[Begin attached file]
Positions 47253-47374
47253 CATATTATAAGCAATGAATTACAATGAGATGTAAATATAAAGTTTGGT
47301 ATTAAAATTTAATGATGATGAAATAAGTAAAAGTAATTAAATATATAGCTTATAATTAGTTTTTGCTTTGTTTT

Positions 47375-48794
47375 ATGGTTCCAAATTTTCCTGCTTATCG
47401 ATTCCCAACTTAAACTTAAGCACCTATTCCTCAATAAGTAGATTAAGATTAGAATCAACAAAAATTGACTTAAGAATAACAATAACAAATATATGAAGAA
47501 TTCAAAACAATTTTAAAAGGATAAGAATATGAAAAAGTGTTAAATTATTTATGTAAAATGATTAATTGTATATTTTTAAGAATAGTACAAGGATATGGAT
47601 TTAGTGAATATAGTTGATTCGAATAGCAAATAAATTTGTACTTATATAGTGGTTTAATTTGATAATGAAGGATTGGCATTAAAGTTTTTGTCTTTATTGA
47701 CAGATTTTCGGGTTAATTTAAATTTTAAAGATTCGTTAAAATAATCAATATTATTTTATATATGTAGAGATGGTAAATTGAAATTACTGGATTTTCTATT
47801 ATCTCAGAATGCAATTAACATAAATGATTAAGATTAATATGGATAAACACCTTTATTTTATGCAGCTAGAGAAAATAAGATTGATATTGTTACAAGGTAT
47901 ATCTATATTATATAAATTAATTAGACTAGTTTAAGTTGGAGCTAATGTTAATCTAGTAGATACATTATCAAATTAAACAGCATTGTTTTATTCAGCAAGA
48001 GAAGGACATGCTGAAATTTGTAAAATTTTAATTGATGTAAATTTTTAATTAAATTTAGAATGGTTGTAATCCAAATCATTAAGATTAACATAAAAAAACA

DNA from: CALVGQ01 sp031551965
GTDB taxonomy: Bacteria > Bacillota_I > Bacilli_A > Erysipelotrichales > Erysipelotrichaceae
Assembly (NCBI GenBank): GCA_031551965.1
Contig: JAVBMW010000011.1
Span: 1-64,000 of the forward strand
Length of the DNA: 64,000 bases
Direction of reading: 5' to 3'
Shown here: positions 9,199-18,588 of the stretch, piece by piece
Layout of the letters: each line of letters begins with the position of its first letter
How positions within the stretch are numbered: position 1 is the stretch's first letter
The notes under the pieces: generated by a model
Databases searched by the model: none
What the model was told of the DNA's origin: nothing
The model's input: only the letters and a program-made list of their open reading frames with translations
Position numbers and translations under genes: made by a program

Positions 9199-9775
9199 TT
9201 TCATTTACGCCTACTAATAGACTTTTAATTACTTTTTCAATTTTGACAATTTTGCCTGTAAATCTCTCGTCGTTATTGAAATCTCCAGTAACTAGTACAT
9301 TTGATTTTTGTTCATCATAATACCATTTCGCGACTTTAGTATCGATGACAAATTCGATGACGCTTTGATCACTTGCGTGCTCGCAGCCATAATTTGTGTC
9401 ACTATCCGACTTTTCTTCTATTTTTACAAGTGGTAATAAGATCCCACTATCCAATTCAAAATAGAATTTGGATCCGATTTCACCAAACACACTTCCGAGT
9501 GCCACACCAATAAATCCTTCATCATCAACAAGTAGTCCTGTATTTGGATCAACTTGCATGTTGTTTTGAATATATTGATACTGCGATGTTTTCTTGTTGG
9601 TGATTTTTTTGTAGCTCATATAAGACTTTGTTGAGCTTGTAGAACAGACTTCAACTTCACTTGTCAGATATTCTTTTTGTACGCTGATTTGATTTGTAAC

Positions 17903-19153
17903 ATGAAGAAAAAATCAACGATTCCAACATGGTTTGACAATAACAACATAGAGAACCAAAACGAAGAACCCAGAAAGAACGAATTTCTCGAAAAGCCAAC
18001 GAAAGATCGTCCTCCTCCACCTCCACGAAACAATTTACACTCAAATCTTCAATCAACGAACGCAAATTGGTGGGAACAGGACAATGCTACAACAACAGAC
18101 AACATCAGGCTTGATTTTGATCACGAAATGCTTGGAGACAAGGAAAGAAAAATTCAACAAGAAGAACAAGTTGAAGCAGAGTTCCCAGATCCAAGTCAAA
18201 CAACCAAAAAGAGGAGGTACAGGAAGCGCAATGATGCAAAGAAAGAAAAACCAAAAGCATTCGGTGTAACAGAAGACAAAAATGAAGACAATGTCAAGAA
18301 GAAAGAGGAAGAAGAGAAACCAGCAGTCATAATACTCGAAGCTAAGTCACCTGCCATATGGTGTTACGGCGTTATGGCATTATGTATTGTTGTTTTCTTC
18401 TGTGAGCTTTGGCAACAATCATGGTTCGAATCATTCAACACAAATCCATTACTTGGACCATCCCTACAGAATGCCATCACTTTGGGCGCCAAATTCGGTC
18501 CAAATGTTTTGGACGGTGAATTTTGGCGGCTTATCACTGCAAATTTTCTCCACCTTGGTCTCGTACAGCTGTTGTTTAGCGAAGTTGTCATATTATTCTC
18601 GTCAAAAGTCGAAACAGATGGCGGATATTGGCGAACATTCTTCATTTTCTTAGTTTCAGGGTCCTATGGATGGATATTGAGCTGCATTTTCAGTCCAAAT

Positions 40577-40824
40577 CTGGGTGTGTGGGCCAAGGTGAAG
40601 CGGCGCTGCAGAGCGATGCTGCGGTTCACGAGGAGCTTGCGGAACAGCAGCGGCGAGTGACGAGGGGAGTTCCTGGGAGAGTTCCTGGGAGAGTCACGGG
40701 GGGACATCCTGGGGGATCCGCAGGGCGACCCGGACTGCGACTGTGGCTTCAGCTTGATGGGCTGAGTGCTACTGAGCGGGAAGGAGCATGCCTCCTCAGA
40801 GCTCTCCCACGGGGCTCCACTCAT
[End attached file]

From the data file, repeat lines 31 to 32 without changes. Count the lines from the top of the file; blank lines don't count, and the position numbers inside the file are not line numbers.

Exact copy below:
9301 TTGATTTTTGTTCATCATAATACCATTTCGCGACTTTAGTATCGATGACAAATTCGATGACGCTTTGATCACTTGCGTGCTCGCAGCCATAATTTGTGTC
9401 ACTATCCGACTTTTCTTCTATTTTTACAAGTGGTAATAAGATCCCACTATCCAATTCAAAATAGAATTTGGATCCGATTTCACCAAACACACTTCCGAGT